Mutual society NED banned (but will appeal) for failures to disclose conflict of interest

The FCA is attempting to ban Angela Burns (and fine her £154,800) from any regulated activity for failing to disclose a conflict of interest whilst acting as a NED at two mutual societies. Ms Burns is appealing to the Upper Tribunal. FCA press release here; Decision Notice here (also discussing breach of section 177 Companies Act 2006). Herbert Smith note here.

From the FCA press release:

“In 2006 Ms Burns completed a consultancy project for a US based investment manager.  Shortly after she completed this project Ms Burns asked the investment manager for the opportunity to turn her proposal into a UK business.  The investment manager did not take her up on her proposal but she stayed in touch with them.

In September 2008, Ms Burns put forward a proposal outlining the consultancy work she could perform for the investment manager.

In January 2009 and May 2010, Ms Burns became a NED and chair of the investment committee for two UK mutual societies.  Upon taking up her NED positions Ms Burns notified the investment manager of her new roles and renewed her request for consultancy work.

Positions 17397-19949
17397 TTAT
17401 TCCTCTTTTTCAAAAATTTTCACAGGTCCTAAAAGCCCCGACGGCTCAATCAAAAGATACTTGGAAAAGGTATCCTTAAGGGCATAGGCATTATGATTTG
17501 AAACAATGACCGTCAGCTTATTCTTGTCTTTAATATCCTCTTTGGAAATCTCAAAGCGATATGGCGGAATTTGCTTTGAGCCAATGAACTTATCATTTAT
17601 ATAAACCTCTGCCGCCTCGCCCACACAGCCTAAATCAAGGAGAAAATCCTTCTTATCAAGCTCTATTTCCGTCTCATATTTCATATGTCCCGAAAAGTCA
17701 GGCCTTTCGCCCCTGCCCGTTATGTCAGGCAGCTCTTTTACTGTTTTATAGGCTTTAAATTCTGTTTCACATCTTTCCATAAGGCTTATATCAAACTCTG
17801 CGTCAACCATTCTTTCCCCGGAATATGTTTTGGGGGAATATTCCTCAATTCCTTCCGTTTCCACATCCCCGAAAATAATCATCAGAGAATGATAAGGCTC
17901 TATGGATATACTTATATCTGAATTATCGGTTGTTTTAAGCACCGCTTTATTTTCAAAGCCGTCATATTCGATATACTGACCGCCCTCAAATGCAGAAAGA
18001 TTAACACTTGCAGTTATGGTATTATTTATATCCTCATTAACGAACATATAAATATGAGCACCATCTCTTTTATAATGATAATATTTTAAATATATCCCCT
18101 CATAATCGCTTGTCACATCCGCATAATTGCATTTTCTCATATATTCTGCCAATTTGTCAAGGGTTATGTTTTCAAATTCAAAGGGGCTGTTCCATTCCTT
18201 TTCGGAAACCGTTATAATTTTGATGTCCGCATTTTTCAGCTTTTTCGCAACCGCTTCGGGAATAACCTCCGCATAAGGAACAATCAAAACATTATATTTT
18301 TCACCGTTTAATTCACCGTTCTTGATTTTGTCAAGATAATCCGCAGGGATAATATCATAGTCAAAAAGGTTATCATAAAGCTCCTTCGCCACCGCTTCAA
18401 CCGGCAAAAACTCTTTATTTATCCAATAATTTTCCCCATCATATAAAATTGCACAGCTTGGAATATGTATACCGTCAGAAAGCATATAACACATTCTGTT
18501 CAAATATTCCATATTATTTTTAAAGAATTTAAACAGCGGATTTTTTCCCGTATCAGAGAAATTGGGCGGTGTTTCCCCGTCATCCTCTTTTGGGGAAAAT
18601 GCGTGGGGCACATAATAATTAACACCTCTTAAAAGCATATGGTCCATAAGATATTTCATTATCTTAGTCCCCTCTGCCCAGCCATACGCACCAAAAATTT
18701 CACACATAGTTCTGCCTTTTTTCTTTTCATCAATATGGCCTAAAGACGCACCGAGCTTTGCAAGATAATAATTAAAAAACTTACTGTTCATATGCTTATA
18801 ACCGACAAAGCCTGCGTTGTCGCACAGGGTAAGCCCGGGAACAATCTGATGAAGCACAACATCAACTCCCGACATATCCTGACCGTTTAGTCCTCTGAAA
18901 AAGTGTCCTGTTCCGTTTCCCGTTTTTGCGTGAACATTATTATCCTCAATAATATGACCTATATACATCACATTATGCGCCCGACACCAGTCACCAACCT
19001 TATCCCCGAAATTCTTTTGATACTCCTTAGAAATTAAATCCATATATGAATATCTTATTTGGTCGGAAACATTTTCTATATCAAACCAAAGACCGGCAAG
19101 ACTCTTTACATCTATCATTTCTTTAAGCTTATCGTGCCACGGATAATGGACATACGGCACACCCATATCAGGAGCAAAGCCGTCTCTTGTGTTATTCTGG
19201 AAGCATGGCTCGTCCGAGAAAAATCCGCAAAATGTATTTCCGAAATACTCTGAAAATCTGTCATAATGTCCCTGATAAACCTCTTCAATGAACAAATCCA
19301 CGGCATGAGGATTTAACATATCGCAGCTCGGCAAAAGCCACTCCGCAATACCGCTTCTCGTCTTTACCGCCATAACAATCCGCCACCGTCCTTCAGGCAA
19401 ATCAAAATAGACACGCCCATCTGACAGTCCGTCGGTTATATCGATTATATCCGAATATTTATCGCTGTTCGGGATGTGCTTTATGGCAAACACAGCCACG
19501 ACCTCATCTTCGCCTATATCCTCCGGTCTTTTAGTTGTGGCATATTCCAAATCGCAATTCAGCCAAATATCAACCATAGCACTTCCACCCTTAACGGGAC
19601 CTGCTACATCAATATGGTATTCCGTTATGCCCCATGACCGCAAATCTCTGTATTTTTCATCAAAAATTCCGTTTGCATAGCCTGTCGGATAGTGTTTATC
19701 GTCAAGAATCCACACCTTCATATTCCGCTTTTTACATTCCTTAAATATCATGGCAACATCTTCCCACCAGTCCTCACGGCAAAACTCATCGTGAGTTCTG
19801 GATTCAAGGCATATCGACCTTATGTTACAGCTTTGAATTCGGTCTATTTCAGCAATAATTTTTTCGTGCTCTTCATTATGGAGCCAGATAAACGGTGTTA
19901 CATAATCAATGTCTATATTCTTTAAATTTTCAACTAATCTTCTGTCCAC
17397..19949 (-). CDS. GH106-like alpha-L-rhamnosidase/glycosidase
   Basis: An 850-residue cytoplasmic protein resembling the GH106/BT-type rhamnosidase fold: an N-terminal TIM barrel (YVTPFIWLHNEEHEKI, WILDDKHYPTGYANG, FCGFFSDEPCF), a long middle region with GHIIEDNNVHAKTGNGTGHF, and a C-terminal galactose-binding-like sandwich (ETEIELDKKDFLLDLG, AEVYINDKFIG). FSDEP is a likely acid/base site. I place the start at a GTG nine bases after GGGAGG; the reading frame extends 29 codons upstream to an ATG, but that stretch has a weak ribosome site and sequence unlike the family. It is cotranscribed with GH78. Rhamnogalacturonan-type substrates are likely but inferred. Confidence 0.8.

Ms Burns did not tell the mutual societies that she was at the same time trying to obtain work from the investment manager and, in the FCA’s opinion, attempted to use her NED positions to benefit herself when she emailed the investment manager on:

  1. 24 February 2009, notifying it of the potential business opportunity at one of the mutual societies and in the same email reminded the investment manager of her interest in obtaining consultancy work and a NED position from the investment manager;
  2. 26 February 2009, reminding it of the potential business opportunity at one of the mutual societies and in the same email asked the investment manager to consider her for a role as a NED; and
  3. 5 November 2010, reminding the investment manager of her 2008 proposal.

During Ms Burns’ tenure as NED and chair of the investment committees at both mutual societies, one mutual society placed a £350 million mandate, and the other was considering placing a £750 million mandate with the investment manager.

In the FCA’s opinion, Ms Burns had a duty to disclose her interest in seeking consultancy work from the investment manager to her fellow mutual societies’ directors. Ms Burns made no such disclosure.  In the FCA’s view, Ms Burns also attempted to use her NED positions to benefit herself.

In the FCA’s opinion, given the serious nature of these breaches, these failures demonstrate that Ms Burns lacked integrity.”

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